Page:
Villa Medici

Marianini Street, 58-56032-Buti

Note: the villa is perfect for ceremonies, banquets, parties, conferences, meetings, exhibitions, photo shoots, fashion shows and cultural events.

Description

Buti rises on the ruins of an ancient fortress of the eleventh century, the Villa Medici, built during the sixteenth century by the illustrious Medici family of Florence and place of residence during the hunting seasons.
The Villa was the center of a small city, villa, church, stables, gardens and orchards with fruit. The typology of the villa during the eighteenth century was linked to an architecture that connected to a residence for the control of agricultural production.
One of the owners after the Medici Tonini was Peter who held an important position in the administrative of the Grand Duchy of Tuscany. With the passage of property from the Banti Tonini around 1760, the House changed its appearance since she was entrusted with the task of representing the economic and social prestige of the new owner, thus becoming Villa Delight. The villa was enriched by an extraordinary interior decoration work by the Florentine painter Pietro Giarre (who also decorated the Certosa di Calci).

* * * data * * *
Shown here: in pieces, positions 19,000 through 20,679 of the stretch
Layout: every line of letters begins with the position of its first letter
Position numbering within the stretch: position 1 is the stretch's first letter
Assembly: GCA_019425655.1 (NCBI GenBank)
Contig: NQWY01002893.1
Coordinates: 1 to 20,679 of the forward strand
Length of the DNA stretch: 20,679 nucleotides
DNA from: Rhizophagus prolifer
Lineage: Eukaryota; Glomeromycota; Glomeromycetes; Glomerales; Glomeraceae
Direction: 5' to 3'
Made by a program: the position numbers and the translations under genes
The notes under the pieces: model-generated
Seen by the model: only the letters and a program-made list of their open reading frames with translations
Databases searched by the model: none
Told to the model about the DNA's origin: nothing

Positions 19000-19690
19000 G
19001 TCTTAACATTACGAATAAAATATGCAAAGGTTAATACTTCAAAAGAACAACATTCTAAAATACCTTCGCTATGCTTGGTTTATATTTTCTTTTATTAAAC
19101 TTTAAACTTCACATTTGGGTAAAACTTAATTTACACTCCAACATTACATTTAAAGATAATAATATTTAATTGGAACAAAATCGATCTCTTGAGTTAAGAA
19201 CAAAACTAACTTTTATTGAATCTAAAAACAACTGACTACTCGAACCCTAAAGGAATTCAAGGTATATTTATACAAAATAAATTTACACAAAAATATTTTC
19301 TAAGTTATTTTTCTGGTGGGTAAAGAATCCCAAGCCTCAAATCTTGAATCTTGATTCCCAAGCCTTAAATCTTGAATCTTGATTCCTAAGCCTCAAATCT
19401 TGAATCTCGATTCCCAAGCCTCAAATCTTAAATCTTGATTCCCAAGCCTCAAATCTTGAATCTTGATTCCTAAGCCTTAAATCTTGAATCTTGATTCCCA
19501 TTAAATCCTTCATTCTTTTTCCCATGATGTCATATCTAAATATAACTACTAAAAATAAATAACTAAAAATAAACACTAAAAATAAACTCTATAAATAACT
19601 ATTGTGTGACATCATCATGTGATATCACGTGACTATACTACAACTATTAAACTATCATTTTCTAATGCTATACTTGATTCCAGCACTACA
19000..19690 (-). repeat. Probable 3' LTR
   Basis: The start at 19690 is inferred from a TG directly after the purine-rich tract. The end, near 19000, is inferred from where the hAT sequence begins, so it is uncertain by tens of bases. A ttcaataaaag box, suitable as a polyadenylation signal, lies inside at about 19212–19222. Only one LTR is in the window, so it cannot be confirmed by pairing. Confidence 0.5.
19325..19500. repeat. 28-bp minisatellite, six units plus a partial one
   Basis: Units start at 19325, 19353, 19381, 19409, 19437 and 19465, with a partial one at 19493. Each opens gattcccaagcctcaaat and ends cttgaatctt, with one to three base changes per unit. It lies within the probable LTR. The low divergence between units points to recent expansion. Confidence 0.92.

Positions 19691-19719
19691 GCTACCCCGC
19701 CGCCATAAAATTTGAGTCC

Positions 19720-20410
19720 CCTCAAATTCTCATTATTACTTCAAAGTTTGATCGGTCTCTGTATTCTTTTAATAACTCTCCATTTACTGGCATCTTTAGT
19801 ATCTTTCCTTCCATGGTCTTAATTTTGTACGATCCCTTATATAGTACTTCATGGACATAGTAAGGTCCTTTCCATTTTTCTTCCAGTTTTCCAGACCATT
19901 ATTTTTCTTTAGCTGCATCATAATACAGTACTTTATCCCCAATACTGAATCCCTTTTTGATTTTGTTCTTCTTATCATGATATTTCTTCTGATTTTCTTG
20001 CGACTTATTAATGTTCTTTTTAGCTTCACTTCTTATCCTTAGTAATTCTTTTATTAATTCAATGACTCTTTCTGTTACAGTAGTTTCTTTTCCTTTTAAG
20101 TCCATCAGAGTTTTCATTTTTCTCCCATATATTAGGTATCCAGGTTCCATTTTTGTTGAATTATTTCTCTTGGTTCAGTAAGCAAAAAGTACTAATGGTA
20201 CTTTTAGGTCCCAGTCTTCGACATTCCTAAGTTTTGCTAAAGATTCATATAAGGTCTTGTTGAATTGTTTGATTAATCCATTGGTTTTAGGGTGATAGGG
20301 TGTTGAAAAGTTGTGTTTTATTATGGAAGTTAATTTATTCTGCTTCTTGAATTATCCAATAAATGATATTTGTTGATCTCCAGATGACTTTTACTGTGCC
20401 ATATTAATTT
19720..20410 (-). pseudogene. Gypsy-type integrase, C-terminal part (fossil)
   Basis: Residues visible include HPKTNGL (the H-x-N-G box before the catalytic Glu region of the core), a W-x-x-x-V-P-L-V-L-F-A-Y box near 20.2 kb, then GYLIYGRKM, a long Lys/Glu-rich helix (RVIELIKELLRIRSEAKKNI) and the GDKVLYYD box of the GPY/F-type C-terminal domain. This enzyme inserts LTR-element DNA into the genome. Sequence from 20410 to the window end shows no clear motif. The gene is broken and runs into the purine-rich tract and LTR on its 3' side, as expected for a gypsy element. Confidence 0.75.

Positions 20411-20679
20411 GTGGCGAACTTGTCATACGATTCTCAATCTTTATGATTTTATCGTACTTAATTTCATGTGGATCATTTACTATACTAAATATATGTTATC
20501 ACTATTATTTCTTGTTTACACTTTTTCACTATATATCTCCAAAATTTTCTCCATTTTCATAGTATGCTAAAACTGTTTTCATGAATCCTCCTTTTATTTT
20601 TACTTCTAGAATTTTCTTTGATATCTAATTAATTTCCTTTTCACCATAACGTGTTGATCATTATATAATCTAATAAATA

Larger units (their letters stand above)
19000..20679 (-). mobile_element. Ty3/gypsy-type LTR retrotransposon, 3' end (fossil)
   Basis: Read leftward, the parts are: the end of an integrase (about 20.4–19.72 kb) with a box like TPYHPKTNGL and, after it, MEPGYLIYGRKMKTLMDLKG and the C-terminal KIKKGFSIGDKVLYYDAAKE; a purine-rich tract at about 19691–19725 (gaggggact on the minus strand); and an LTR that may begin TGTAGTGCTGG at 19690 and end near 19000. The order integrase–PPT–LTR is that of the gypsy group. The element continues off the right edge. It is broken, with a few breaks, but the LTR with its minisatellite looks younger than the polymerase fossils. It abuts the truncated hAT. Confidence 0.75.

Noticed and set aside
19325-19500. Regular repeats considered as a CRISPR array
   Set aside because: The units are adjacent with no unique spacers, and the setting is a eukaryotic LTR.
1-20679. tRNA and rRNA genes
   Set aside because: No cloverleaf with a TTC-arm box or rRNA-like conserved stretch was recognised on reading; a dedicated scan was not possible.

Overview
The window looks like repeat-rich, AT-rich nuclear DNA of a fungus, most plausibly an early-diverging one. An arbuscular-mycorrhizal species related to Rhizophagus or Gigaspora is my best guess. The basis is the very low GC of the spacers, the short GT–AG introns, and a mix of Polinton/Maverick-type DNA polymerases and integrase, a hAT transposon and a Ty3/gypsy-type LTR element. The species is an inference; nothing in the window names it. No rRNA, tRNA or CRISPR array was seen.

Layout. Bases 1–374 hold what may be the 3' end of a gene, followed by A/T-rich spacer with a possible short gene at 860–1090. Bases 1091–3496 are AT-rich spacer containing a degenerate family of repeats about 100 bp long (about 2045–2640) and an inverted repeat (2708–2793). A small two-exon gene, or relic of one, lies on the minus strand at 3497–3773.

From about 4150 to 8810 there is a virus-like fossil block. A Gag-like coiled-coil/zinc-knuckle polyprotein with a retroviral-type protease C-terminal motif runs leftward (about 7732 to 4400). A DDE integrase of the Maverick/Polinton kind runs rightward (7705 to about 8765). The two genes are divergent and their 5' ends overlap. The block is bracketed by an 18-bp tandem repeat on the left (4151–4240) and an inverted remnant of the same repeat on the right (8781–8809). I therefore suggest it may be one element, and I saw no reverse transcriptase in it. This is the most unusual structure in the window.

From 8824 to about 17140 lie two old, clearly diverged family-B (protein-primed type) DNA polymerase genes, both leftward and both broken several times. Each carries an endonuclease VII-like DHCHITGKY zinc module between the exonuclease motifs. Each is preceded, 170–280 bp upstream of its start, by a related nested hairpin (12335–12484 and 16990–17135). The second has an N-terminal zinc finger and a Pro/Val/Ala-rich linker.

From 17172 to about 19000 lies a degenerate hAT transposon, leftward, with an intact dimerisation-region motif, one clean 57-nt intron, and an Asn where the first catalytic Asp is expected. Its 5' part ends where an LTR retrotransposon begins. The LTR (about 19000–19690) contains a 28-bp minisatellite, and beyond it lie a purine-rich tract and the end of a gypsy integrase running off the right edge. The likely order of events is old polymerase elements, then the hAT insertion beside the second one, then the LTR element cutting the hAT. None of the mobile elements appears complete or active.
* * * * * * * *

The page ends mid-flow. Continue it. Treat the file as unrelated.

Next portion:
The villa is on three floors high and a cellar.
The cellar is divided into three rooms, a trapezoid defined by cross vaults, the other two at a time, the ground floor and first floor (main floor) have the same pattern: a large central hall that leads to other rooms extensively painted. The attic, used for drying of grains and fruits, is divided by three arches, enlightened, to the north and south, by openings.
There is a natural cave, no longer accessible, but already documented in 1619, this was a secret passage connected to the escape of important people to the city of Pisa.
Important is the role of the garden that grows in the sequence of three terraces in a hierarchy of distribution: the part of the Renaissance (flower park) communicates with the floor, the ground floor with the camellias and hard with the fruit cellar.
The typological conformation is therefore a cross between a medieval structure of the walls, and the Renaissance, Baroque elements in the flower beds, ponds and statues.

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